The 3 distributor types that BridgeDB currently features are:

      1. HTTPS Distributor
        The HTTPS distributor must be able to selectively offer both IPv4 and
        IPv6 bridges to its' clients, and BridgeDB must support both IPv4 and
        IPv6 connections.
        #XXX the twisted framework does not currently support ipv6. However,
        # it is possible to place BridgeDB behind a forwarding proxy such as
        # apache or nginx, which will pass the client address to BridgeDB in the
        # X_FORWARDED_FOR header. BridgeDB HTTPS distributor must be able to
        # parse the X_FORWARDED_FOR header for both IPv4 and IPv6 addresses.
        # Additionally, BridgeDB should eventually support IPv6 natively when
        # the twisted framework provides adequate IPv6 support.

        How does bridgedb determine whether to respond with ipv4 or ipv6

          Users select IPv4 or IPv6 bridges by visiting different URLs. An
          informational message added to the BridgeDB response will include the
          other URL. Two separate BridgeDB instances are run, one for each URL.

          Alternately, ipv6 bridges could be requested by visiting
          bridges.tpo/ipv6 or similar URL path scheme.

        Proposed Additional Hostname For IPv6 Bridges

          BridgeDB shall listen for requests on two different hostnames,
          bridges.torproject.org and bridgesv6.torproject.org.

        DNS Configuration Details

          bridges.torproject.org shall not have an AAAA record until the
          addition of the record is determined to be sound.

          bridgesv6.torproject.org shall have both an AAAA and A record.
          This is to avoid the confused-client scenario described above.

        How does BridgeDB know which URL was requested?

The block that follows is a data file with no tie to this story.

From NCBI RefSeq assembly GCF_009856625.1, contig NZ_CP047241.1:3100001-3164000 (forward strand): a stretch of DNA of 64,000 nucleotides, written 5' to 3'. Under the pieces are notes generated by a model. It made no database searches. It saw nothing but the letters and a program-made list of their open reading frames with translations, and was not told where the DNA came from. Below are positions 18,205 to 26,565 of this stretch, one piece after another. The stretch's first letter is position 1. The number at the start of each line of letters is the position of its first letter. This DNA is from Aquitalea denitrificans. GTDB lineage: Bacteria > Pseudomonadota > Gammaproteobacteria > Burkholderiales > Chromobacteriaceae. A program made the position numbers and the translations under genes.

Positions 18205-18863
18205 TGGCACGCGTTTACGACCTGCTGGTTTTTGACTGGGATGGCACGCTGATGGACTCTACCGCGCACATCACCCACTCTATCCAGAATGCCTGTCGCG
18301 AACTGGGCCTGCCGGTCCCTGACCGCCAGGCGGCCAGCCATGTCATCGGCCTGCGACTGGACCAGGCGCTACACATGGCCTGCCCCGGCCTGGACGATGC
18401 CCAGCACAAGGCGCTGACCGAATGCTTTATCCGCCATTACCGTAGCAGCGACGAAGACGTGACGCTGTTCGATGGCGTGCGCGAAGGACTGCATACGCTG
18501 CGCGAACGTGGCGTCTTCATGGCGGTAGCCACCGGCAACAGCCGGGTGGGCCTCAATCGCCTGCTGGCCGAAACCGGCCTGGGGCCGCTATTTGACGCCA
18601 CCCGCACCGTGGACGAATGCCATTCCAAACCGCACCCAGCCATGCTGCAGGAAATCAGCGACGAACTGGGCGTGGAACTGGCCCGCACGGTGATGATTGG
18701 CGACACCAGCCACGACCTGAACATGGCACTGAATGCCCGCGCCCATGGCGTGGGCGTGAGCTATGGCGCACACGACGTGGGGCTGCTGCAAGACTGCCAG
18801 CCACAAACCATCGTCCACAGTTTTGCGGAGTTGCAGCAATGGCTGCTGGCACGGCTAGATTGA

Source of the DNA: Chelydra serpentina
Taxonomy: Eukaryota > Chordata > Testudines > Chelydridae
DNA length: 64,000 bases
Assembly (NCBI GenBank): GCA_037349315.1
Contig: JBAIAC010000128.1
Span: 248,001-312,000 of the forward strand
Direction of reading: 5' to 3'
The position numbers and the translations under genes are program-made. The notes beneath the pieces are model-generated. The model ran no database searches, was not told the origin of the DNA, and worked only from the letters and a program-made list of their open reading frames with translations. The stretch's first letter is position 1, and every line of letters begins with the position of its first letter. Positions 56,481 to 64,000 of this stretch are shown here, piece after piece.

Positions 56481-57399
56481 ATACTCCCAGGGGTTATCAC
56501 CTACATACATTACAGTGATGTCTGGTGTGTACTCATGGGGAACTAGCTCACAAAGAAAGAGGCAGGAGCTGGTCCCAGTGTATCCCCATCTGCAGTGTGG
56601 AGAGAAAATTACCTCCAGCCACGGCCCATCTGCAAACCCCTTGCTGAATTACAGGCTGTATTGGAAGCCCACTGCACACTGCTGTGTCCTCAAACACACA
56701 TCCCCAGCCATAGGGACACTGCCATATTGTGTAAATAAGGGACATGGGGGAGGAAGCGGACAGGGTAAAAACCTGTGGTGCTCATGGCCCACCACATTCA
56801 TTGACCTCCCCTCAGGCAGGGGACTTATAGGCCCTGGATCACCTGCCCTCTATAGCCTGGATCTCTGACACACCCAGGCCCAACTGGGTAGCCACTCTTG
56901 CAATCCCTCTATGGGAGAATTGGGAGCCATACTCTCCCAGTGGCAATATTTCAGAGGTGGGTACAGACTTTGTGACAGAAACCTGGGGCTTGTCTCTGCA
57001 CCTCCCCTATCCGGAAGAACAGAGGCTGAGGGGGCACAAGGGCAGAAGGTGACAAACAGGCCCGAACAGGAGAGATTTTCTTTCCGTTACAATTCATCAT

This section describes how BridgeDB could be modified to support
          requests to both bridges.torproject.org and bridgesv6.torproject.org
          with a single BridgeDB instance.

          A single BridgeDB instance could handle requests to both
          bridges.torproject.org and bridgesv6.torproject.org by checking the
          Host header sent by the browser. The Host header is optional. In
          order to expose the selector explitely BridgeDB must check the query
          string for the following parameters:

            q=ipv4  - Request IPv4 bridges.
            q=ipv6  - Request IPv6 bridges.  

          Parameters may be repeated to select multiple classes, e.g.
            q=ipv4&q=ipv6  - Request both IPv4 and IPv6 bridges.

          When no parameters are set, by default BridgeDB must return addresses
          of the same class as the client. This default may promote IPv6 use
          where possible.

        How does someone end up at bridgesv6.torproject.org?

          BridgeDB should include a message at the end of its' response.  

            "Get IPv4 bridges https://bridges.torproject.org"
            "Get IPv6 bridges from https://bridgesv6.torproject.org"
            "You must have IPv6 for these bridges to work."
          #XXX: will users understand what this means?

        How does IPv6 affect address datamining of https distribution?
          A user may be allocated a /128, or a /64.
          An adversary may control a /32 or perhaps larger
          Proposal: Enable reCAPTCHA support by default.

        How do IPv6 addresses work with the IPBasedDistributor?
        #XXX: I need feedback on this
        # do we use all 128 bits here?
        # upper N bits? lower N bits? random or specific N bits?

        How are IPv6 Bridges actually distinguished?

          A new type of BridgeSplitter (sort of like a BridgeHolder)
          is devised; the function of which is to split bridges into different
          rings determined by a filter function.